Many people nowadays wear dreadlocks for different reasons; because they like the style, because it is unique, because its natural form gives hair the capacity to grow and thrive. Some are based on spiritual purposes around the Rasta movement, one’s Chi or even religion. I grew my dreadlocks because they are natural and I was tired of putting chemicals in my hair. But more than anything else, because I like the style and the look. Why do you have dreadlocks? Why do you think people have dreadlocks? Is there another group in history that wore their hair in twisted locks besides the cultures and religions articulated?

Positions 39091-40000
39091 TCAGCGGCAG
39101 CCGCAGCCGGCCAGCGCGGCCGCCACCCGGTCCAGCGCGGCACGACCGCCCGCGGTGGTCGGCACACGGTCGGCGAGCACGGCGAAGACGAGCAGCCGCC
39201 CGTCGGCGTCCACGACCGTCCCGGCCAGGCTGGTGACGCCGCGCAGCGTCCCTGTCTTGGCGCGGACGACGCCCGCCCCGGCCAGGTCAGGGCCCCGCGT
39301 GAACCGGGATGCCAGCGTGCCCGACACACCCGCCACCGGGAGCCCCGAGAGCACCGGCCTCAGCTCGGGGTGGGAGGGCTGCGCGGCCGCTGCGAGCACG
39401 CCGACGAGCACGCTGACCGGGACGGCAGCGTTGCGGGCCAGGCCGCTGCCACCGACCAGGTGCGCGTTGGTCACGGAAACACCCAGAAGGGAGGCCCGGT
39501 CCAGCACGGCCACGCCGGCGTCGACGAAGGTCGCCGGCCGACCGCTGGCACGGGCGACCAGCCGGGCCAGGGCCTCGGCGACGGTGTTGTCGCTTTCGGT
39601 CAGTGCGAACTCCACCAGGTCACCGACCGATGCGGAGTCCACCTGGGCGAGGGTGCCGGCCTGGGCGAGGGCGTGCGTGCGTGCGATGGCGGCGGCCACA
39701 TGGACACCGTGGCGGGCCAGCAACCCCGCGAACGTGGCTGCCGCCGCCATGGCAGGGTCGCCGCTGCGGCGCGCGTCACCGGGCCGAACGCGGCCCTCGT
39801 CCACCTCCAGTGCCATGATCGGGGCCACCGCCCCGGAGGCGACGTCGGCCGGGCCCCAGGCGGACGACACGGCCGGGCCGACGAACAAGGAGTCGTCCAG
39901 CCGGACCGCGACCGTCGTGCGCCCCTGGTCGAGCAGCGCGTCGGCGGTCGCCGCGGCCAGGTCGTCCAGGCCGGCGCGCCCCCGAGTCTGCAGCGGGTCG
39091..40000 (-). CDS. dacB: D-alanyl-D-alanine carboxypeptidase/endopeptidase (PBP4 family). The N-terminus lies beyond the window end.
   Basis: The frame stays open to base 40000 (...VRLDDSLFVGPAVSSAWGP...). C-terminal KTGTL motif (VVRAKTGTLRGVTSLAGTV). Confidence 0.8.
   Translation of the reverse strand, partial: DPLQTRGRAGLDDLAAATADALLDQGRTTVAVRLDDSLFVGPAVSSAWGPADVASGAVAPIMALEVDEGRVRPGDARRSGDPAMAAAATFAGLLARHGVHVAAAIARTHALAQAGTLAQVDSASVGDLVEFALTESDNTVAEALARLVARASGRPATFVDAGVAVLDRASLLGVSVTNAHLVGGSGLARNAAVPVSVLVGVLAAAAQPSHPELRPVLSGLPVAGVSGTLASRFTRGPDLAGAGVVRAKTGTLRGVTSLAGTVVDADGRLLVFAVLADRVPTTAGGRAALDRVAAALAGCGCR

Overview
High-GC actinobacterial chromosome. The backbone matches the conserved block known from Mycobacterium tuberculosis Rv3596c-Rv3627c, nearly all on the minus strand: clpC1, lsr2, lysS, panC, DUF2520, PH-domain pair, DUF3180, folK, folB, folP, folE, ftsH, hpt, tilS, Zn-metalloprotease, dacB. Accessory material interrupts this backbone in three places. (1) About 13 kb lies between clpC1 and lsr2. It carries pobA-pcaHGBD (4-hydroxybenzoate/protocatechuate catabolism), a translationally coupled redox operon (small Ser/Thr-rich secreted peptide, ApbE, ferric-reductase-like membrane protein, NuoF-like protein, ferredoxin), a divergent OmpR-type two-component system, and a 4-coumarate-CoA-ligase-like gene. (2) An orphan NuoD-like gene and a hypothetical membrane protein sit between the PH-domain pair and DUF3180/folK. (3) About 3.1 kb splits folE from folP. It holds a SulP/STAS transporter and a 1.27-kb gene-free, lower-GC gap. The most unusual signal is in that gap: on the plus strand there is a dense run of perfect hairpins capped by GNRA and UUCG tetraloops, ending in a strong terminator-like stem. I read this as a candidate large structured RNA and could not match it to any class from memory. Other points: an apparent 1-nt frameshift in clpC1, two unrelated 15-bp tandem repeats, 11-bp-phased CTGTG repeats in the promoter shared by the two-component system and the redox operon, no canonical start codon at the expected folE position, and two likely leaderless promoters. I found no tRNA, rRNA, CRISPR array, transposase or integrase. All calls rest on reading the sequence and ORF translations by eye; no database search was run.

Returning to Naija? Culture Shock, and Personal Struggles

If you are returning to Nigeria after spending some time in another country, particularly a developed one, be prepared for the reverse culture shock which will surely hit you. First of all, a lot of people will dodge you because they perceive that you are here to ask them for a job. Ha! Then there are these fun points to consider.

1. There is no constant and consistent electricity supply. Be prepared for power cuts and excruciating heat. For example, last night, I spent the night hugging a coke bottle in a bid to cool off and get some sleep. Carry your phone charger around and be prepared to charge it in your car, in restaurants, at work, even in church. Water supply is also a luxury, the city mains in Nigerian cities and towns barely work. People have taken laws into their hands and have what we call bore hole, which is a deep well with a water pump that distributes water to the entire house.